Continental Breakfast: your daily update on what’s happening in Europe.
A major report on boardroom confidence has revealed that the U.K.’s largest public companies are overwhelmingly downbeat on the country’s economic outlook for 2017.
Three-quarters of FTSE350 companies surveyed by ICSA, a U.K.-based professional body for governance, said they expected economic conditions to deteriorate during the next 12 months. None of the companies expected a significant boost to the British economy in 2017, and only 8 percent predicted even a “slight” improvement, according to the report, which was produced in conjunction with the Financial Times.
ICSA policy and research director Peter Swabey says that the U.K.’s decision to leave the European Union has seen “a return to caution” among boardrooms.
More than half of the companies said that Brexit would damage their business. Just under a third said it would have no impact, but only 9 percent said it would be positive.
Despite this, 54 percent of companies did not include Brexit among the principal risks they currently face, while just one of the companies said it was considering shifting business away from the U.K. as a result.
There are fears the Brexit vote could result in banks and other companies, including global law firms, transferring business from London to other European cities. Financial institutions are particularly concerned about a potential loss of access to the EU single market, which many rely on to run European trading operations out of London.
A leaked document produced by magic circle law firms Clifford Chance, Freshfields Bruckhaus Deringer and Linklaters recently revealed that the U.K. finance industry wants the British government to allow it to remain subject to EU laws for up to five years after Brexit.
Geopolitical Shocks Hammer IPO Market
Brexit and other major geopolitical shocks have taken their toll on capital markets activity in 2016, with the total amount raised by U.K. IPOs down by around 60 percent on the previous year, according to research by accounting giant PricewaterhouseCoopers.
Amazingly, just one U.K. IPO has raised more than 500 million pounds ($630 million) so far this year, according to PwC data: British medical products and technologies company Convatec raised 1.47 billion pounds ($1.85 billion) in an October listing that created roles for Freshfields Bruckhaus Deringer and Linklaters.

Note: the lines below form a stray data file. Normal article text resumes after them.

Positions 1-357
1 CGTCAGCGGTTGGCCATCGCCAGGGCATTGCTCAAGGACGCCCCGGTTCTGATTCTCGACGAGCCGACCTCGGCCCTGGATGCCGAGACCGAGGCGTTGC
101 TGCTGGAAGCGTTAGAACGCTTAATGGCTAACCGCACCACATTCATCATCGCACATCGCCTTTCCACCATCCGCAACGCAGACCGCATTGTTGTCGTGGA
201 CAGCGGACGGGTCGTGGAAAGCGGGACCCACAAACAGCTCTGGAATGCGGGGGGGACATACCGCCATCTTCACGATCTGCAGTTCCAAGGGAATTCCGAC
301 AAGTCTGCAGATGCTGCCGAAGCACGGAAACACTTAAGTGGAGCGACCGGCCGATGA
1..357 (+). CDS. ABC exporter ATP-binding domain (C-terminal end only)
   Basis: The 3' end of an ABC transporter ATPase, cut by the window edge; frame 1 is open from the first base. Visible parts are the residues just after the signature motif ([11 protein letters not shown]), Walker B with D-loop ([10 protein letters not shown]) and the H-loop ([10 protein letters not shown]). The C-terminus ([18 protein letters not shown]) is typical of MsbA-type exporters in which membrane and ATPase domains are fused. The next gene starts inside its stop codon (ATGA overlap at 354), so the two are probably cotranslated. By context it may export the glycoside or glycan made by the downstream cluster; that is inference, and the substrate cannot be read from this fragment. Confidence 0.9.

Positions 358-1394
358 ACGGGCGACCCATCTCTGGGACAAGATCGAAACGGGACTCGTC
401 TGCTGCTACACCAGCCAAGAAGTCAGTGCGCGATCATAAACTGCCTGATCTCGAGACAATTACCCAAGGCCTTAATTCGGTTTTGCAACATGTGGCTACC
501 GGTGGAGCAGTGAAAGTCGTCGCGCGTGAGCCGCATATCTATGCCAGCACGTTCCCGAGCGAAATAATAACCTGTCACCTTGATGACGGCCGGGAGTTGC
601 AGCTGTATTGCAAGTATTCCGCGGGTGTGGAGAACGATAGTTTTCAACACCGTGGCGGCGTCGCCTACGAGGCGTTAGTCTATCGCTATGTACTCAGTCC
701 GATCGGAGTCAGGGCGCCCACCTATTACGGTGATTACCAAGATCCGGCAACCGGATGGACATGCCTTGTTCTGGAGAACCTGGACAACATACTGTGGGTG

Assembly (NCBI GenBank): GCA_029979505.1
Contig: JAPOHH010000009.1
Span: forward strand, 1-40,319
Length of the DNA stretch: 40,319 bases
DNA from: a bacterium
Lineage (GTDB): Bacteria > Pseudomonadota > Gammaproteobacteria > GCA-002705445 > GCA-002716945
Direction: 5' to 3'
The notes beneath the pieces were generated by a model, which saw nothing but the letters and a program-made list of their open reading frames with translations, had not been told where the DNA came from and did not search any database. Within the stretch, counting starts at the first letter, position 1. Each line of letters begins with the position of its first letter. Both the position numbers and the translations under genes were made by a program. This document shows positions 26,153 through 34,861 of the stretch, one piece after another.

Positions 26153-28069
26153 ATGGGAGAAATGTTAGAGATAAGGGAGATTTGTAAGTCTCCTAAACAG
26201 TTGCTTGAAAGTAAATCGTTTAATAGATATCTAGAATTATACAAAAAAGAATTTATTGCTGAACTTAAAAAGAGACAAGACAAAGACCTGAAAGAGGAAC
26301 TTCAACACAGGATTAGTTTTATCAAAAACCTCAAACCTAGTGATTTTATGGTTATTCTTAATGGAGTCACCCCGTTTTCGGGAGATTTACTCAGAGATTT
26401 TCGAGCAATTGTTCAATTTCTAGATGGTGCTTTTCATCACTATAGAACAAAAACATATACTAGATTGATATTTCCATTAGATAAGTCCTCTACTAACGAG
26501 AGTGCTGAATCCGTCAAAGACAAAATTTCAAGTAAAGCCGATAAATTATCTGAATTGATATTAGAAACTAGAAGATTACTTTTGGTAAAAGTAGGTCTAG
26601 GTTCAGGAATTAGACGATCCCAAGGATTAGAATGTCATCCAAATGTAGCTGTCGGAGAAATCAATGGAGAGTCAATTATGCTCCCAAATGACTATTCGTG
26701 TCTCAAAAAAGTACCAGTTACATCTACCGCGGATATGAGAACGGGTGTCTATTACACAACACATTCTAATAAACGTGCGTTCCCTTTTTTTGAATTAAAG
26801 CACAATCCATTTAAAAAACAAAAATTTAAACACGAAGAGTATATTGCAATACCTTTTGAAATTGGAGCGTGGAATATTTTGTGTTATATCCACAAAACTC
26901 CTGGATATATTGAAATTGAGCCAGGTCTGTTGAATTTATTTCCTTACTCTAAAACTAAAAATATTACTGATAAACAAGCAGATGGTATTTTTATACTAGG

The widespread market uncertainty over the past 12 months has impacted exchanges across Europe, with total IPO proceeds for the region down by around a half on the previous year.
Despite saying that the forthcoming elections in France, Germany and the Netherlands will potentially continue to “unsettle” European IPOs, PwC capital markets head Mark Hughes expects listings activity to recover in 2017.
“The European IPO pipeline looks healthy,” he says. “Cross-border IPO activity is also beginning to build, with a number of international companies looking at listing in London.”
Oil Prices Soar As More Countries Agree To Cut Production
The recovery in global oil prices has been boosted by the decision of 11 oil-producing nations to join the Organization of the Petroleum Exporting Countries (OPEC) in cutting outputs next year.
OPEC, which includes Iraq, Iran and Saudi Arabia, agreed in late November to slash oil production in an attempt to inflate prices. The organization was joined over the weekend by a number of other major oil producers, including Bahrain, Kazakhstan, Mexico and Russia, in what is the first such deal for 15 years.
The commitment of the non-OPEC nations means that global oil production will now drop by more than 1.75 million barrels per day for the first six months of 2016.
Having already surged by around 15 percent this month, oil prices rose by a further 4 percent in early trading on Monday. Brent crude futures, a key benchmark for global oil prices, hit $57.89—a 17-month high.
The sustained depression in global oil prices has had a significant impact on law firm energy practices, with clients scaling back on key exploration and production activities. It hasn’t been entirely bad news for energy sector lawyers, however: many have been kept busy by an increase in other work, such as disputes and restructuring.